Tuesday, September 1, 2020

Reading Aloud to My Father by Jane Kenyon

Reading Aloud to My Father


I chose the book haphazard

from the shelf, but with Nabokov’s first

sentence I knew it wasn’t the thing

to read to a dying man:

The cradle rocks above an abyss, it began,

and common sense tells us that our existence

is but a brief crack of light

between two eternities of darkness.


The words disturbed both of us immediately,

and I stopped. With music it was the same—

Chopin’s piano concerto—he asked me

to turn it off. He ceased eating, and drank

little, while the tumors briskly appropriated

what was left of him.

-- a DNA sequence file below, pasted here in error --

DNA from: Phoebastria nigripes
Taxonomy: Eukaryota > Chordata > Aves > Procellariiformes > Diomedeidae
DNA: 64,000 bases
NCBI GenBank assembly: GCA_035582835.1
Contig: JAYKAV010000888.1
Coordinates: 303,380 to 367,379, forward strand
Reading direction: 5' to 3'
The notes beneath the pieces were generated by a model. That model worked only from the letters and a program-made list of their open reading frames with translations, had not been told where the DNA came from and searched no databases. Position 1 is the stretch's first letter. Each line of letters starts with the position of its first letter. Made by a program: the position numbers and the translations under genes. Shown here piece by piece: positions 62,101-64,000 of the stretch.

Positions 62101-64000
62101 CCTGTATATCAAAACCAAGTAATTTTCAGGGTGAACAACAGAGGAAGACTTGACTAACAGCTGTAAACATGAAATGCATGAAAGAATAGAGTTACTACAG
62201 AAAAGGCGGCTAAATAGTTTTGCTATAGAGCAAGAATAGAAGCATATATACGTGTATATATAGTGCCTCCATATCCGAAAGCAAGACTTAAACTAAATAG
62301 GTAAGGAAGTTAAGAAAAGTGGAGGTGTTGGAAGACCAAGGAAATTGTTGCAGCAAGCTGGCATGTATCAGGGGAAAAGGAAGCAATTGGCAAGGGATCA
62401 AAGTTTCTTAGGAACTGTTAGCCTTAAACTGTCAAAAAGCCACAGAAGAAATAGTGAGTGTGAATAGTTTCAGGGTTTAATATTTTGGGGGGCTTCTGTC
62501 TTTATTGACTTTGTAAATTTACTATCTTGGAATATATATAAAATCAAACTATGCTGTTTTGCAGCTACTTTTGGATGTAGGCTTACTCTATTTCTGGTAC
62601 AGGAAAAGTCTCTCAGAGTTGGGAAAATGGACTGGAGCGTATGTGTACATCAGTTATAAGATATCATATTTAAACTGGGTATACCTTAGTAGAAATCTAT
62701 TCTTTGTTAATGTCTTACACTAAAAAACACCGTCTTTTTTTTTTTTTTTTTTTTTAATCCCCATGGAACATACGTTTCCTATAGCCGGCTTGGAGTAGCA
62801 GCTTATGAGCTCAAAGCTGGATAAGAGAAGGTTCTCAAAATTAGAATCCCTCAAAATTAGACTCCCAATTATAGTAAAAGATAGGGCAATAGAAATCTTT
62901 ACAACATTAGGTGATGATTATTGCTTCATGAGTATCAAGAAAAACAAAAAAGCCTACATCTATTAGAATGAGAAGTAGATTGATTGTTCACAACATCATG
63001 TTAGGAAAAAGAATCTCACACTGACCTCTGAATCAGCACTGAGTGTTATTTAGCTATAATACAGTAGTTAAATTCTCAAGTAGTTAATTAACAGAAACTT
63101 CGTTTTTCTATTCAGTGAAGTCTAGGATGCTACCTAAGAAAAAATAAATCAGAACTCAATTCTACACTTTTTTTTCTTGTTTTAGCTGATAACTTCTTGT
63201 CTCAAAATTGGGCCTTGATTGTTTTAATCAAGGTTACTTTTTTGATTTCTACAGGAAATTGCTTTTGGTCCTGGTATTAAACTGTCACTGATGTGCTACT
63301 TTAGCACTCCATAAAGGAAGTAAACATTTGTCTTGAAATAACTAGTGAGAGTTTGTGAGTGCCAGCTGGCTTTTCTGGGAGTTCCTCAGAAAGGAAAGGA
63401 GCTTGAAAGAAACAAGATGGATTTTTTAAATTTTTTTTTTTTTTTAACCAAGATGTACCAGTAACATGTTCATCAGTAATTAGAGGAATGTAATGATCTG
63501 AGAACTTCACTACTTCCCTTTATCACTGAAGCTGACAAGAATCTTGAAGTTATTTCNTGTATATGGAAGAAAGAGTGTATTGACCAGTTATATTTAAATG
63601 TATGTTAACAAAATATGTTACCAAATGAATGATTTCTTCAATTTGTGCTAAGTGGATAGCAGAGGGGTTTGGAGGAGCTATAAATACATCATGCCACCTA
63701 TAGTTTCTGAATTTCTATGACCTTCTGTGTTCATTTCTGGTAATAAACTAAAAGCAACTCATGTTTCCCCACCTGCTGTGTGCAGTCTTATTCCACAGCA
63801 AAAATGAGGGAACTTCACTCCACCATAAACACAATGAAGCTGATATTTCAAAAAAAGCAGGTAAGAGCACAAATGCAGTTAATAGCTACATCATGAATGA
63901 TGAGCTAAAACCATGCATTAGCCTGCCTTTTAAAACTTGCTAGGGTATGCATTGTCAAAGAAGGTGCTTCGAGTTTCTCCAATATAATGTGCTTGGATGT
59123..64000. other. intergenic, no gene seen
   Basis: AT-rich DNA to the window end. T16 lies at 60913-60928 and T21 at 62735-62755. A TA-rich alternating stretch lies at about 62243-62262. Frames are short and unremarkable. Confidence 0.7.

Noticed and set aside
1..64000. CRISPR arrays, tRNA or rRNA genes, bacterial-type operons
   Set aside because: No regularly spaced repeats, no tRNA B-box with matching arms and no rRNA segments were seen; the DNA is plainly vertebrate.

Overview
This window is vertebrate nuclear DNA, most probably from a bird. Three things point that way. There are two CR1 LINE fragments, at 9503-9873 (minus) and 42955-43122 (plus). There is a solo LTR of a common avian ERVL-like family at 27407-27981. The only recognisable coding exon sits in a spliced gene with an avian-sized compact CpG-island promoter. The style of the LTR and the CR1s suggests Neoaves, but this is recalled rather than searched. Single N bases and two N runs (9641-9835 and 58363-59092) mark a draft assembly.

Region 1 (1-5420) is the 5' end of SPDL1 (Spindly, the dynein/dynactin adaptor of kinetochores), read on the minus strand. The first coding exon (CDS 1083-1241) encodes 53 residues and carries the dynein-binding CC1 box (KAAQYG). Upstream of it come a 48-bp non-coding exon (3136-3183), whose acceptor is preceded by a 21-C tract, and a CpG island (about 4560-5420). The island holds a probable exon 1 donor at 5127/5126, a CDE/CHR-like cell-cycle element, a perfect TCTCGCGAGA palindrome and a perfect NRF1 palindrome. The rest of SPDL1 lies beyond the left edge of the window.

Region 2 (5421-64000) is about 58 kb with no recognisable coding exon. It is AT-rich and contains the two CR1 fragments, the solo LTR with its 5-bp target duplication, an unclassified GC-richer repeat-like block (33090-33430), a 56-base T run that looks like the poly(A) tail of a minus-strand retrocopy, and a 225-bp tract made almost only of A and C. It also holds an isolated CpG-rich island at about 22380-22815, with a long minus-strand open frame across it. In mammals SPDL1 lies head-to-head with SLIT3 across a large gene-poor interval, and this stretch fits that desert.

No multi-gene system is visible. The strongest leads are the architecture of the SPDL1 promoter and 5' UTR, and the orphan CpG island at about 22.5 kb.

But to return to the cradle rocking. I think

Nabokov had it wrong. This is the abyss.

That’s why babies howl at birth,

and why the dying so often reach

for something only they can apprehend.


At the end they don’t want their hands

to be under the covers, and if you should put

your hand on theirs in a tentative gesture

of solidarity, they’ll pull the hand free;

and you must honor that desire,

and let them pull it free.


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